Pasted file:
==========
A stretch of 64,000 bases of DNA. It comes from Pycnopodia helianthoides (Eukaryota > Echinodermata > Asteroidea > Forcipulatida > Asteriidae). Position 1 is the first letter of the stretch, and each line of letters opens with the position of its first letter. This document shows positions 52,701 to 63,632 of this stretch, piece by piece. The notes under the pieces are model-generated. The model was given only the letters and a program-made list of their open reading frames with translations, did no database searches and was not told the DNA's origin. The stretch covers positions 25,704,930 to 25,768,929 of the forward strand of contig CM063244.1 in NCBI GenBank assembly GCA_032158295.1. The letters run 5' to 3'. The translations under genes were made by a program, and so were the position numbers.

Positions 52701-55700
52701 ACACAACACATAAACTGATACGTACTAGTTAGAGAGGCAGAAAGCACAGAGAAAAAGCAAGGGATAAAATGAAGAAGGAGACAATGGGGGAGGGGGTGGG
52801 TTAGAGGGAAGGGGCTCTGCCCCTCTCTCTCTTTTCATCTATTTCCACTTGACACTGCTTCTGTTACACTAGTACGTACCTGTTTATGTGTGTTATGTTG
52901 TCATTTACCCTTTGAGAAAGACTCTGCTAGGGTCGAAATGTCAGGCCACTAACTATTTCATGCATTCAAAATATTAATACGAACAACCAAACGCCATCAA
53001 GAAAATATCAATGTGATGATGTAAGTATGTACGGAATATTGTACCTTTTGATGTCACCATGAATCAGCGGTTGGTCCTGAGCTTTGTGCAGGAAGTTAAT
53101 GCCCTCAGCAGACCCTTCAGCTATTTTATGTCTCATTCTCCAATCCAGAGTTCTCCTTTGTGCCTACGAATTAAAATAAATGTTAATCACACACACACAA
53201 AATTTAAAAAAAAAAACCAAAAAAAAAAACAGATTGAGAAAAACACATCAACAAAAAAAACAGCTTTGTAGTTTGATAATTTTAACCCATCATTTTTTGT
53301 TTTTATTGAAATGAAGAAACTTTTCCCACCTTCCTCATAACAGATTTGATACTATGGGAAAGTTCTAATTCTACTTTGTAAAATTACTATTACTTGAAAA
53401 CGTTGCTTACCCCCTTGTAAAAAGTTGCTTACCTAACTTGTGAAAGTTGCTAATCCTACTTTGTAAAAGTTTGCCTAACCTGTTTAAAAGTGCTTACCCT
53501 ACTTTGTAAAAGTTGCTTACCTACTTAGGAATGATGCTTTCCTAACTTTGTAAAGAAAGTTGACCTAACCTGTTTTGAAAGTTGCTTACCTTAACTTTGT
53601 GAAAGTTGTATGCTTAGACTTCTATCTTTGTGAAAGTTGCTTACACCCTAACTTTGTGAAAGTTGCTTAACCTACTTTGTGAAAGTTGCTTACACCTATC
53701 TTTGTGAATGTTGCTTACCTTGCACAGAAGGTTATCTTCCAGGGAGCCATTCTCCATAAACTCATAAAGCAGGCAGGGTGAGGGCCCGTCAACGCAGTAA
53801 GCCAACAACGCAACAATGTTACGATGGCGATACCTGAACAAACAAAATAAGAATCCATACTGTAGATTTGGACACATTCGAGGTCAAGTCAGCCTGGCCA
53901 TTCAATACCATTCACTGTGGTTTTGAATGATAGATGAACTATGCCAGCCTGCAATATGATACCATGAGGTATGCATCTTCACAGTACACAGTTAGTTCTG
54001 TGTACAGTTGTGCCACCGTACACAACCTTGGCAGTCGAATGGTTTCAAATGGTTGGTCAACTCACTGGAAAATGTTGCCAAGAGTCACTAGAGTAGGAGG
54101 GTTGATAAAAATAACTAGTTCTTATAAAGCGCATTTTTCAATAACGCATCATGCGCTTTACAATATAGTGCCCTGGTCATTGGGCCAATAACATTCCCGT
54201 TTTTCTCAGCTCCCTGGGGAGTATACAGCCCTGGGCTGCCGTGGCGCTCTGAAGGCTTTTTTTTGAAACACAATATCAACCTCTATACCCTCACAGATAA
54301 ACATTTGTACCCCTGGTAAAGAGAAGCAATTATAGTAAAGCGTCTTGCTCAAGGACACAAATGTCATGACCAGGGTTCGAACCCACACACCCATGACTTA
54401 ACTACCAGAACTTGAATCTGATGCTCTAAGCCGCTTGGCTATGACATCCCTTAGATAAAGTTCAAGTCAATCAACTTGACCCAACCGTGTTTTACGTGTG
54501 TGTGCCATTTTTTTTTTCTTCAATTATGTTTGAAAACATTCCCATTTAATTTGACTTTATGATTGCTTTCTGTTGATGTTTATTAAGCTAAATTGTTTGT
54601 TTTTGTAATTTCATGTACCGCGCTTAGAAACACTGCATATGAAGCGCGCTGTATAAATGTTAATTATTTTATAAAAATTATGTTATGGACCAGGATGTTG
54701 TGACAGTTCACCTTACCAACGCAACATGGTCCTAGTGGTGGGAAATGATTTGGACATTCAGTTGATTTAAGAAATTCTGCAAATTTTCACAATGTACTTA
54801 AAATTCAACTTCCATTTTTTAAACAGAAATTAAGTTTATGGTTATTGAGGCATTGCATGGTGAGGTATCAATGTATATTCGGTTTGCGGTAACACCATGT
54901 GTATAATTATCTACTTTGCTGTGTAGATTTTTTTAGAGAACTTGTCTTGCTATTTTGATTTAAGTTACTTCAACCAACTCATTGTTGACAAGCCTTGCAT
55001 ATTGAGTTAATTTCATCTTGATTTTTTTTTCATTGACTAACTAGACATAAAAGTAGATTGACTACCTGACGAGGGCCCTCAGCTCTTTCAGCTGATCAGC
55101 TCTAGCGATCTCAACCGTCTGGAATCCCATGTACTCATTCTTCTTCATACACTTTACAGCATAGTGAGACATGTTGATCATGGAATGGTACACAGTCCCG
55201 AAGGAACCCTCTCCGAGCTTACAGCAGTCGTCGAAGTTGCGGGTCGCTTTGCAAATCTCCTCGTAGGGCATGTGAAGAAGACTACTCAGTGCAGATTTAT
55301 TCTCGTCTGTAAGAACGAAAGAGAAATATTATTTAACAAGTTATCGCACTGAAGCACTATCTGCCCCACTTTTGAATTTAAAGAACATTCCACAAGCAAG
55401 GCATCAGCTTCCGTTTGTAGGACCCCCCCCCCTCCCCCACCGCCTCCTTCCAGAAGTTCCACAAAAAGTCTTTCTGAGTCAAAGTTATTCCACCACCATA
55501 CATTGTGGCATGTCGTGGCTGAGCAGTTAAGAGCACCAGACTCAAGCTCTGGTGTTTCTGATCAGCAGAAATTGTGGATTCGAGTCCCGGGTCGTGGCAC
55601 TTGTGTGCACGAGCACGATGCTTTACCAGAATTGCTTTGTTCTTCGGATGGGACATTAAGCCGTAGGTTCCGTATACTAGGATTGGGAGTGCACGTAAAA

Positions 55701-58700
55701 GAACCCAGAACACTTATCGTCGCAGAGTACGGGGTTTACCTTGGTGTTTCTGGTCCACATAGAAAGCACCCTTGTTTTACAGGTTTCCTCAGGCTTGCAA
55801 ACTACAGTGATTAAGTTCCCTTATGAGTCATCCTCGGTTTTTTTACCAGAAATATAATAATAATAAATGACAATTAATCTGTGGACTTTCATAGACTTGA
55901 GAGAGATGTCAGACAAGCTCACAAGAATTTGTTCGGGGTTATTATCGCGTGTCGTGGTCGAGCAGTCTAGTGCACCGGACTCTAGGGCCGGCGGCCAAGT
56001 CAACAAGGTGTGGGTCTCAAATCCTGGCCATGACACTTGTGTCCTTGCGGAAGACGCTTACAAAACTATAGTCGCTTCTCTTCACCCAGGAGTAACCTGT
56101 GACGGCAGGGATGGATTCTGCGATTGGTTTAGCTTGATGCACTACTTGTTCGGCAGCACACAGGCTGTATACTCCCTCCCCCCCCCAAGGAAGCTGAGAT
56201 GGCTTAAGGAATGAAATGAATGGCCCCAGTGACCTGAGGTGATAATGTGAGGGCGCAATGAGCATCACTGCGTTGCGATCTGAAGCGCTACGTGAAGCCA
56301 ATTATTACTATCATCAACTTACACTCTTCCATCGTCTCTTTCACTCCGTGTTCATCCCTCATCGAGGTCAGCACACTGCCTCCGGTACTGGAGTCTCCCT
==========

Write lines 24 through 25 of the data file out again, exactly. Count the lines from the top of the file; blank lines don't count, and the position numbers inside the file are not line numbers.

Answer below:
54801 AAATTCAACTTCCATTTTTTAAACAGAAATTAAGTTTATGGTTATTGAGGCATTGCATGGTGAGGTATCAATGTATATTCGGTTTGCGGTAACACCATGT
54901 GTATAATTATCTACTTTGCTGTGTAGATTTTTTTAGAGAACTTGTCTTGCTATTTTGATTTAAGTTACTTCAACCAACTCATTGTTGACAAGCCTTGCAT